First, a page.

judge the relative risks at different times of the year and with different activities (from the
epidemiology and etiology/pathology groups);
discuss the pathologies caused by the bacteria in Lyme disease (from the etiology/pathology
compare the signs and symptoms of the various stages, or manifestations, of Lyme disease (from
the etiology/pathology group);
describe the etiology of Lyme disease (again, from the etiology/pathology group);
evaluate the appropriate treatment for patients with each stage of the disease, for penicillin allergic
individuals, and for pregnant patients as well as be able to describe the potential adverse side
effects of these treatments (from the prevention/treatment group);
discuss the efficacy of antibiotic treatment of the different stages of the disease (again, from the
describe laboratory assays, including PCR, Western blotting, enzyme immunoassays, and
immunofluorescent assays, for the Borrelia or for the anti-Borrelia burgdorferi antibody or the
Borrelia antigens; for the different laboratory assays, they should be able to describe the
specificity and sensitivity of each (from the laboratory diagnosis group).
describe the vaccine protocol and be able to describe the risks, costs, and benefits of the Lyme
disease vaccine as well as the vaccine's efficacy (from the vaccine group);
analyze case studies involving Lyme disease (all groups).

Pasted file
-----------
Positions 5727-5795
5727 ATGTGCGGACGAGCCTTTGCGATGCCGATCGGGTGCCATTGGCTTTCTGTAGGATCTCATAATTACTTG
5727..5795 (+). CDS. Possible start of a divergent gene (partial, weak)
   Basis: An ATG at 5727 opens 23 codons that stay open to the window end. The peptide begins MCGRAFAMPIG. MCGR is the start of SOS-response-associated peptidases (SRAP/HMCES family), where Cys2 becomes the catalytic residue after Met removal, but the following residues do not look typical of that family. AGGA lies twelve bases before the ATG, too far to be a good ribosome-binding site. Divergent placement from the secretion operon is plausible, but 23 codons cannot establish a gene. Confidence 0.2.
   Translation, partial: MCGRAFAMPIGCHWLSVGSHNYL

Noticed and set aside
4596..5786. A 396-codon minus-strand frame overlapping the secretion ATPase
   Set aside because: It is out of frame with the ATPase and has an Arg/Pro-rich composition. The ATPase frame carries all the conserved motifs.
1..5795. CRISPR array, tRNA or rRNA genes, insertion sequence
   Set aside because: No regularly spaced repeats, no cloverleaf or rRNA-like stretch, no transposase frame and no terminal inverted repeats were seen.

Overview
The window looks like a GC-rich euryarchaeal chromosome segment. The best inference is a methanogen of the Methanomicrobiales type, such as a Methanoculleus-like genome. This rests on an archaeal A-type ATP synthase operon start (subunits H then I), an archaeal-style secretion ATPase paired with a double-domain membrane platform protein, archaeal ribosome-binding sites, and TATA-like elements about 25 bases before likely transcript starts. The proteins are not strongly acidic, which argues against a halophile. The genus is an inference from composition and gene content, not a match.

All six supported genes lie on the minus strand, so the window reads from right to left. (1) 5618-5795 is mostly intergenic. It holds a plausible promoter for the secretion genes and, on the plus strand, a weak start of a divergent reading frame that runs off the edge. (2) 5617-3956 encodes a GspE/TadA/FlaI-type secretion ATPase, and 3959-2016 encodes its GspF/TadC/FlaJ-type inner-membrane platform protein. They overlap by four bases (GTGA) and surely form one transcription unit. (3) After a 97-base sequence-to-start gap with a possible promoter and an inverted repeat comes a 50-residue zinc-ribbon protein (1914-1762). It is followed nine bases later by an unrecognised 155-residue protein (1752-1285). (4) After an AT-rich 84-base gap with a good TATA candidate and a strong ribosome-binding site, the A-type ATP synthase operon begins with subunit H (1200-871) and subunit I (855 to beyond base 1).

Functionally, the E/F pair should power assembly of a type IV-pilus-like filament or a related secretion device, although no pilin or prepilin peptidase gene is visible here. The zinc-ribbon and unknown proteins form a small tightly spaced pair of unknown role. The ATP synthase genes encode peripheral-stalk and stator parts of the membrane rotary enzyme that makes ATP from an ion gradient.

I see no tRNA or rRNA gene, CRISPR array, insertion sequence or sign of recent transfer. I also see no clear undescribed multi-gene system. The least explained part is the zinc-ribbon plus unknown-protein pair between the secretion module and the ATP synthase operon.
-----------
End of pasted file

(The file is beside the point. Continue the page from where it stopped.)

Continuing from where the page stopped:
In the psychomotor domain, I expect that the students will:
gain experience in performing web searches for information.
I hand out the case assignment two weeks before I expect to have the in-class presentations in order to
give the students time to meet and prepare their presentations together. The students are expected to read
the associated chapter in the textbook, Christine Stevens Clinical Immunology and Serology, A
Laboratory Perspective (1996). The students are also each expected to read their assigned material
(summary sheets) and as a group assign each member certain of the associated links from which to
gather information. Members of each group should also be given the take of finding additional sources
of information not listed and summarizing the information from these sources.
Most students in my immunology lecture class take either a Monday laboratory session or a Wednesday
laboratory session. I assign project groups based on the laboratory assignments. In the laboratory class,